My irritation with prayer is its lack of ownership. Praying shirks off the work of what needs to be done on to someone or something else. If prayers thus far have gone unheard to end war, starvation, and disease, then the answer to them must be, whether any god exists or not, we’d damn well better get off our asses and tackle those problems ourselves.

Doug said...

This post is why people keep coming back here. So thought-provoking that I'll spend the next week figuring out how I feel, and even then I'll realize I still don't know.

I also found Marc's blog only recently. The day of his death, in fact. I didn't know him, but from reading his brother's, ex-boyfriend's, and friends' blog entries, I literally cried knowing Marc was gone. I wanted to post something on my own blog about it, but I felt like I didn't have a right to do so. Your post is a wonderful tribute to his memory.

I try to respect the beliefs of others, but too often I encounter others whose beliefs espouse their right to dictate my beliefs.

I often wonder, as I see a baseball player thank god as they cross home plate for their home run, why god would give two shits about a home run. In my [ever-changing] opinion, when people claim that their faith in their god helped them achieve something, it was their faith in themselves that really did the job. They just didn't know it.

Christopher said...

This is really going to annoy some people, and I'm deeply sorry for that, but I have to say it...

at least 90% of the people who say they are not religious but spiritual seem to be agnostics who don't want to think of themselves as soulless heathens. Few of them ever give thought to spiritual matters unless probed about them (as GayProf has done for us today). Even among us secular humanist liberal elites, there is a stigma to calling yourself an atheist or agnostic. We'd much rather say we are spiritual, and thus not crazy fundamentalists but not bad people either. Sometimes I believe someone when they say they are spiritual. Most of the time I just think, "Oh yeah, you, Tom Cruise, and Madonna...the spiritual gurus of our time."

Earl Cootie said...

The Religion classes I took (so so so so long ago) impressed me with the fact that most religions start with the same notion: Be a good person.

But then history happens, and people intervene and interpret and clusterfuck that notion to hell.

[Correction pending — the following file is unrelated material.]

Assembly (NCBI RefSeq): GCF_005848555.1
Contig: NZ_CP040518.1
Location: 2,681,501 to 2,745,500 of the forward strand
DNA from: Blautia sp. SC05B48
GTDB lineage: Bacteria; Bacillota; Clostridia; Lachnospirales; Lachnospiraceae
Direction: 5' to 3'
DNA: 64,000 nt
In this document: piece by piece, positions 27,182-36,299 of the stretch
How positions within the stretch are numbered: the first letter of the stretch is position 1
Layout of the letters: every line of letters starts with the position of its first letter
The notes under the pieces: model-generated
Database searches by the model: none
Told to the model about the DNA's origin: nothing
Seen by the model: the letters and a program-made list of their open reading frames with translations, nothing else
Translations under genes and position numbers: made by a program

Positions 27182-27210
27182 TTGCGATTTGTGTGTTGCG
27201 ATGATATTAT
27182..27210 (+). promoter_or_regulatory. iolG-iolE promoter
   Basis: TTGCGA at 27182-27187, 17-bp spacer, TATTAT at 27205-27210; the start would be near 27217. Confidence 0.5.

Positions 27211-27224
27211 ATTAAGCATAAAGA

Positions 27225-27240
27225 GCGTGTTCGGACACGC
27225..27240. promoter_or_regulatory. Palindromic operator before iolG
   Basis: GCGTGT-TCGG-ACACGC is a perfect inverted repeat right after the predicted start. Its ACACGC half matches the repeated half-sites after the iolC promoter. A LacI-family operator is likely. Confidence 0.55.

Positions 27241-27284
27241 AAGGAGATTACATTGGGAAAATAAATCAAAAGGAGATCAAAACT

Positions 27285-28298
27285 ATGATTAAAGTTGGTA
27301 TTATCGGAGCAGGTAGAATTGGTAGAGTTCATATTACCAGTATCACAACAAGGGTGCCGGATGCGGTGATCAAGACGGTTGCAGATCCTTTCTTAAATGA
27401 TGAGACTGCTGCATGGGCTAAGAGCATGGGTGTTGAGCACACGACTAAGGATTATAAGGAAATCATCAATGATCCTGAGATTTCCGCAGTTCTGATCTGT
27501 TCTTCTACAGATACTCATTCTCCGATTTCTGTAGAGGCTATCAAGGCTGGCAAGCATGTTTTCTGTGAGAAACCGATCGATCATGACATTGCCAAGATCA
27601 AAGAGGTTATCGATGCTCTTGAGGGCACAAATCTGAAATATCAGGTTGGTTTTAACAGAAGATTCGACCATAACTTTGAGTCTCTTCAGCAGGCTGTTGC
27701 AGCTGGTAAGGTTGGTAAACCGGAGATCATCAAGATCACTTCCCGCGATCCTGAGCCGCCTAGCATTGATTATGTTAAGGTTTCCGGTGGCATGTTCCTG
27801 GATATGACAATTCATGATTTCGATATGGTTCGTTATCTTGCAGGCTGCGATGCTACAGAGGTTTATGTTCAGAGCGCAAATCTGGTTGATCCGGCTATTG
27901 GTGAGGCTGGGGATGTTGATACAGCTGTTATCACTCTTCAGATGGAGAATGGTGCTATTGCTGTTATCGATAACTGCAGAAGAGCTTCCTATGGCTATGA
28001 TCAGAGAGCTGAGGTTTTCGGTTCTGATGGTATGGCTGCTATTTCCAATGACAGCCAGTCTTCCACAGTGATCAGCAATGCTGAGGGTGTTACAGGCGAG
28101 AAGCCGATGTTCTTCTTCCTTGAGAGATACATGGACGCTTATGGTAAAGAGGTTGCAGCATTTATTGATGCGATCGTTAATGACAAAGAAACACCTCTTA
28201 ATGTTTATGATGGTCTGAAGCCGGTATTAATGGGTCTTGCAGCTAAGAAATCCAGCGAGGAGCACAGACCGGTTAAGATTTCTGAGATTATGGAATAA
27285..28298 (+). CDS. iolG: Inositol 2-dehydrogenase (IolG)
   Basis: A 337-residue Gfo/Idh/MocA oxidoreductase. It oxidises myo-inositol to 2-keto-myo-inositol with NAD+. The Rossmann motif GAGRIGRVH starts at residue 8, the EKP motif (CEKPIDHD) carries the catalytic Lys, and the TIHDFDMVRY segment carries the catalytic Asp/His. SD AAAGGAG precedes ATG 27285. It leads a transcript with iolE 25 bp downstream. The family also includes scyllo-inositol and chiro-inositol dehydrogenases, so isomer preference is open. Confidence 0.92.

Science fiction writer Sherri Tepper plays with that in her Grass/Raising the Stones/Sideshow (loose) trilogy when a time/space traveler (later deemed a prophetess) appears to a people on some planet and gives a speech on how to fight off evil influences culminating with the command "Above all, don't let them fuck with your heads." Later adherents of the prophetess's words decide that this means that they shouldn't cut their hair (though they shave their beards, because they determine that by "heads" she just meant the upper portion).

And what were you talking about?

Well, no matter. As for me, I don't consider myself religious, and though my friends describe me as spiritual, I eschew the label for its religious connotations. But I believe in the Golden Rule (without the ten-times addendum, though that's not a bad idea). And try my best to live by it.

marlan said...

Great post, as usual. Just a couple of thoughts. Coming from a different Christian tradition, and having abandoned that, I agree with the false notion that prayer affects the minutiae of our daily lives. I recall a naive high school bandmate who was hard of hearing and claimed that she would be healed if only she could pray hard enough. As they say, the band played on, but she couldn't hear it.

Keep it up, Prof Center.

Elizabeth McClung said...

I myself believe in cosmic justice; I have yet to see that actually work with humans - with other animals, yes, mean nasty animals often get overturned and put in their place - with humans they tend to be put in charge of lots of humans and praised for the extent of thier callousness. Alas.

As for micro-management prayer - I don't really see the point of having an all powerful, all knowing God if they can't handle handle the level of compassion or interest in my personal life to at least the level of a good friend - if they only want humans as drones in the giant chess game - didn't the greeks and Romans already have that?

Signalite said...

This isn't drama-queeny at all.

I was rather confused when I saw Marc's passing. I too had not seen his blog until a few days ago when people started posting about his death. I had this longing to find out much more and as the reality set in what it was all about my compassion took over and I had a longing to do more somehow.

You mentioned about how a four year old takes things and I myself try to take these things from the perspective a child. How would someone who is dealing with the basics of life deal with it.

Thanks for reminding me of my own perspective.

jeremy said...

I had an English class with this toally annoying cun--bitch who brought her Bible every day. No matter what book or story we were reading, she had to correlate it to the damn Bible. So, one day, I brought a People magazine to class and every time she made a correlation to the Bible, I made a correlation to People magazine.
Teach that bitch to pray for an A!

Anonymous said...

I think that real compassion and empathy can only happen when we understand that there is truth outside of what we believe and what we have been told by others to believe. When we release the fears and prejudices we have been fed on, the reality of what others feel and experience touches us. Being gentle and understanding with yourself is the first step.

Cooper

Laura Elizabeth said...